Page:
Neoliberal Social Justice and Taxation

Forthcoming, Social Philosophy and Policy, 2022

21 Pages Posted: 12 Jul 2021 Last revised: 3 Aug 2021

See all articles by Nick Cowen

Nick Cowen

School of Social and Political Sciences, University of Lincoln

Date Written: July 1, 2021

Abstract

Liberal egalitarians argue that the state is justified in taxing members of a political community to achieve distributive justice and ensure political equality and regime stability. This involves an uneasy compromise between equality and efficiency, a compromise that many argue has recently been undermined by the growth of unchecked wealth and income inequality. This paper argues that there also exists a trade-off between selecting fair processes for taxation and aiming for particular distributive outcomes. The way people accumulate wealth, and the way states tax often matters more than distributive outcomes. Policymakers must allow for the fair assessment of tax liabilities, avoid excessive enforcement costs and prevent political actors from using tax systems to achieve their partial ends. Recognising these considerations both justifies a systematic scheme of taxation while constraining the mechanisms for collecting revenue. I justify this position using comparative analysis which I contrast with the conceptual intuitionistic approach associated with egalitarianism.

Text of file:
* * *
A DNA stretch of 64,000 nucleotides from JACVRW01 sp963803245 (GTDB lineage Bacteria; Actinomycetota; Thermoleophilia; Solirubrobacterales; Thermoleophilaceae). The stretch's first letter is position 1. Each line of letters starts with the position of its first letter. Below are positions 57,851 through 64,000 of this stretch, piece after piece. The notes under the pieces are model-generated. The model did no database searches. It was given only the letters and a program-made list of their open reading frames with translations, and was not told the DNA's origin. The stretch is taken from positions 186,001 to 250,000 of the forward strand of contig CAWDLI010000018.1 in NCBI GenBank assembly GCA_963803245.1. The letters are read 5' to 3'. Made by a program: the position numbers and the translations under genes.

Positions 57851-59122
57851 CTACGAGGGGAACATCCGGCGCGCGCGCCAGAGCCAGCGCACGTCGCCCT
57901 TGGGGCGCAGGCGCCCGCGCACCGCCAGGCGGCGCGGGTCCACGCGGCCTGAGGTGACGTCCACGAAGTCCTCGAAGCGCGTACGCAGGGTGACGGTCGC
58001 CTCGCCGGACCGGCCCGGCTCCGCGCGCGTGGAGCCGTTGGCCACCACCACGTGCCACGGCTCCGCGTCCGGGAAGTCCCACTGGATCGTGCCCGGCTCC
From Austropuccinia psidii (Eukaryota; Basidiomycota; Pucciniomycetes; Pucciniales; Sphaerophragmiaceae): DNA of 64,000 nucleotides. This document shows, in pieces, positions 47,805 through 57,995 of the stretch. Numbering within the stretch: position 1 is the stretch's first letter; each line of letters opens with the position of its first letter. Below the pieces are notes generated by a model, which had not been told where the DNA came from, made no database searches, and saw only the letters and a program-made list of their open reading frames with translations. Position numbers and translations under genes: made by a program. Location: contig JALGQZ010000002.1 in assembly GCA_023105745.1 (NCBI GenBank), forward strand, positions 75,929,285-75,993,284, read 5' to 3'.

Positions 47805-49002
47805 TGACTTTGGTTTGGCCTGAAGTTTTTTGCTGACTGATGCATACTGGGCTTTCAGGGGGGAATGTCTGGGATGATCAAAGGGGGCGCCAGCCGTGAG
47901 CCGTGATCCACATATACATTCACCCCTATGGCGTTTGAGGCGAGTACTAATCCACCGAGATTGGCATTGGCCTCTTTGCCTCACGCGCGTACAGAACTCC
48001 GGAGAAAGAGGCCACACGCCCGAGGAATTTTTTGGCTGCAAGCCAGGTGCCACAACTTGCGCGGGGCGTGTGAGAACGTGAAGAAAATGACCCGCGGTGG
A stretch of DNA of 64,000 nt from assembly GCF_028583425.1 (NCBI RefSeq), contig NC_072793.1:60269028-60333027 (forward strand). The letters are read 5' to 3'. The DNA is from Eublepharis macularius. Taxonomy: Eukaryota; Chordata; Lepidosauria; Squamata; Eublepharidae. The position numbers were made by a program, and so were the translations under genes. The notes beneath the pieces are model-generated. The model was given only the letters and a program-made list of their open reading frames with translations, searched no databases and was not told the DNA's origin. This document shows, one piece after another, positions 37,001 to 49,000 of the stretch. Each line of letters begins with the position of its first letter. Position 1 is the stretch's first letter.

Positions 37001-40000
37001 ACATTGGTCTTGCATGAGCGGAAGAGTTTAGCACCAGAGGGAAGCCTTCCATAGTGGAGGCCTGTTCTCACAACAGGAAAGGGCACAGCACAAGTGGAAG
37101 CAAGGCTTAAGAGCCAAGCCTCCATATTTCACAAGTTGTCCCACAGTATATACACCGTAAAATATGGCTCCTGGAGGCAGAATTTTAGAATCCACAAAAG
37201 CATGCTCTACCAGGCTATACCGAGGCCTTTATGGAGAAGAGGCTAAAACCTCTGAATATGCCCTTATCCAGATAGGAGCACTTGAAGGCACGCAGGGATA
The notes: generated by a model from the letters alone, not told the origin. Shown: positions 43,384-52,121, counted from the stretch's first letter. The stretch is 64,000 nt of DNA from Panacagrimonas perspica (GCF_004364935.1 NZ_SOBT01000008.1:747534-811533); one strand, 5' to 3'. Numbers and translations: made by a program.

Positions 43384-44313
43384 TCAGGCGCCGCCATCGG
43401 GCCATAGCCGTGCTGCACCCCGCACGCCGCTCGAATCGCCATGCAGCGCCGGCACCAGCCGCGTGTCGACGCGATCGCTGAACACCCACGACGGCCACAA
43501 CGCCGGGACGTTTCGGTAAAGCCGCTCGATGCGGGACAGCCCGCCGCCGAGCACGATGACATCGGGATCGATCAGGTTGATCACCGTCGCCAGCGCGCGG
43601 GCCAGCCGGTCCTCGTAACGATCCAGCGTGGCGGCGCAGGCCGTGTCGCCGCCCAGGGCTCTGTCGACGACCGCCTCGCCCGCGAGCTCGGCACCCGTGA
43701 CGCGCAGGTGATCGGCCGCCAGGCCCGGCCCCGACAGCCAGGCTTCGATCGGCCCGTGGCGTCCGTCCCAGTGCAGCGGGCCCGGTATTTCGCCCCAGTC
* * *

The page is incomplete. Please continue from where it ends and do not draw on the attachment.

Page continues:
Keywords: realism, wealth inequality, wealth tax, knowledge problem, incentive problem, comparative analysis

JEL Classification: H20, B53

Suggested Citation

Cowen, Nick, Neoliberal Social Justice and Taxation (July 1, 2021). Forthcoming, Social Philosophy and Policy, 2022, Available at SSRN: https://ssrn.com/abstract=3751666

Nick Cowen (Contact Author)

School of Social and Political Sciences, University of Lincoln ( email )

Lincoln LN2
United Kingdom

HOME PAGE: http://https://ulincoln.academia.edu/NickCowen

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